Radial artery use for CABG doesn’t impact blood flow 20 years later

Forearm blood flow is preserved two decades after coronary artery bypass graft (CABG) surgery using radial artery grafts, Australian researchers reported in a letter published in the Journal of the American College of Cardiology.

The results offer reassurance that radial artery harvest is a safe long-term alternative to saphenous vein grafts (SVGs), which is significant considering a recent meta-analysis found radial artery grafts were associated with a 33 percent reduction in adverse cardiac events and a higher rate of patency compared to SVGs at an average follow-up of five years. Despite that potential benefit, up to 95 percent of CABG operations are performed without using the radial artery, according to lead author Alistair G. Royse, MBBS, MD, and colleagues with Royal Melbourne Hospital.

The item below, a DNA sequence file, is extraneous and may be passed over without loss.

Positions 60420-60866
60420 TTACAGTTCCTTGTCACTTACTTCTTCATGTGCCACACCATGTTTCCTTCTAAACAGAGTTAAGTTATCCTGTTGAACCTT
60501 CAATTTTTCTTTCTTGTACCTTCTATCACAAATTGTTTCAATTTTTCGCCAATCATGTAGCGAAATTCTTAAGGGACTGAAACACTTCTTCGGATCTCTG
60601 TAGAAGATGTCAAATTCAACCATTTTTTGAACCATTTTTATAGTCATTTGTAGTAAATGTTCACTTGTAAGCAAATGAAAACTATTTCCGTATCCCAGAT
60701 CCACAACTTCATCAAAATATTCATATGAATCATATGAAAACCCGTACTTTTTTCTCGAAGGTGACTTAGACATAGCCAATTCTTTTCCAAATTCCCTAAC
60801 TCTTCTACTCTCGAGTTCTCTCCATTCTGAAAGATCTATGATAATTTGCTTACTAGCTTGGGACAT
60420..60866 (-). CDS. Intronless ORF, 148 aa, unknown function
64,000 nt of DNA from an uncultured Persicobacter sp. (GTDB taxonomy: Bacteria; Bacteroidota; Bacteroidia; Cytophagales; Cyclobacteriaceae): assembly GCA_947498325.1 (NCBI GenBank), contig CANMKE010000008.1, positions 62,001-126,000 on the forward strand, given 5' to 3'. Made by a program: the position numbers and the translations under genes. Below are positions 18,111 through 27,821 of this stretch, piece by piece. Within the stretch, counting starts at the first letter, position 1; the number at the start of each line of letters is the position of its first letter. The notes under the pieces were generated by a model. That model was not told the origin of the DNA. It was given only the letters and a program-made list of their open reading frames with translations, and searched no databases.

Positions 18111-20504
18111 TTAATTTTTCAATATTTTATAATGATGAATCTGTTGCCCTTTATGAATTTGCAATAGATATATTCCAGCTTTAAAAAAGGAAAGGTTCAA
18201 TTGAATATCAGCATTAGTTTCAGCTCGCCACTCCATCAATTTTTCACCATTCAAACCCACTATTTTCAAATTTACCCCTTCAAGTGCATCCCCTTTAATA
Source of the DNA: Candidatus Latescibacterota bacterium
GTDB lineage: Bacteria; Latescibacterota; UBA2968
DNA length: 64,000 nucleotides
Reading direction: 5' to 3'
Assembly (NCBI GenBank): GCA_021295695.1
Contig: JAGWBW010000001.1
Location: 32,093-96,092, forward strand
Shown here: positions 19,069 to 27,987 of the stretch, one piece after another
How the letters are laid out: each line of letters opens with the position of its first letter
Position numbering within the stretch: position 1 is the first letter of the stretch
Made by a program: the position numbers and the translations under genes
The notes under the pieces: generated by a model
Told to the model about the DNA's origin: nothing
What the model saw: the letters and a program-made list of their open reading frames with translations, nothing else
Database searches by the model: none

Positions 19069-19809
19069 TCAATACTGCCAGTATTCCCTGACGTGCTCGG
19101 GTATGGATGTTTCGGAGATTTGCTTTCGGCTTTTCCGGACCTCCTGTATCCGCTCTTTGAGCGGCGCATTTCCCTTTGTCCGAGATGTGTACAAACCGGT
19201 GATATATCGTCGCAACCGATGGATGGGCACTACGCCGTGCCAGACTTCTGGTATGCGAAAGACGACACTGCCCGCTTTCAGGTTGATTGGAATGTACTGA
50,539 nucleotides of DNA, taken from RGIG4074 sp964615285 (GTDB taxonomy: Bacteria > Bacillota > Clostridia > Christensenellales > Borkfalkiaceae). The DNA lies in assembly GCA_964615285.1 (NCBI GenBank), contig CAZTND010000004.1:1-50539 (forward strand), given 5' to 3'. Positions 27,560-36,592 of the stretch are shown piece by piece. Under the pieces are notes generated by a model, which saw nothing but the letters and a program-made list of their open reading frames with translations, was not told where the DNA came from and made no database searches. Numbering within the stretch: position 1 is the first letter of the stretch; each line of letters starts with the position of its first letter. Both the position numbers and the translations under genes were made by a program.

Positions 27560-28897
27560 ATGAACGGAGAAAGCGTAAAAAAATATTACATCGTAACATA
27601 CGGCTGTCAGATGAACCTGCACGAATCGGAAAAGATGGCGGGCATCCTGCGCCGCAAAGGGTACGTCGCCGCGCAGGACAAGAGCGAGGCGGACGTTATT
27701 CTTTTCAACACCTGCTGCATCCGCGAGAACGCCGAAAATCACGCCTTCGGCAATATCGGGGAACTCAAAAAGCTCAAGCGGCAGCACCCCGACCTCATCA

Royse and coauthors studied 86 patients who had undergone CABG with radial artery harvest, performing ultrasound to assess blow flow 12 to 22 years after their operations.

At rest, mean brachial artery flows were similar in the forearms that were harvested during the CABG operation (238 mL/min) versus the nonharvested sides (249 mL/min). Similarly, after forearm exercise for one minute, average exercise brachial flows were 918 mL/min and 963 mL/min for harvested and nonharvested sides, respectively.

No patients described pain in their hands at rest, and there was no evidence that radial artery (RA) use accelerated ulnar artery (UA) atheroma.

“This provides assurance that the harvested forearm and hand may be used in vigorous daily activities without restriction,” Royse et al. wrote. “At rest, there was a small reduction in flow in the UA at the wrist (hand flow) than for the combined UA and RA flow on the nonharvested side, but this secondary outcome was not considered clinically significant.

“Our report supports the long-term safety of RA use as an arterial conduit for coronary surgery.”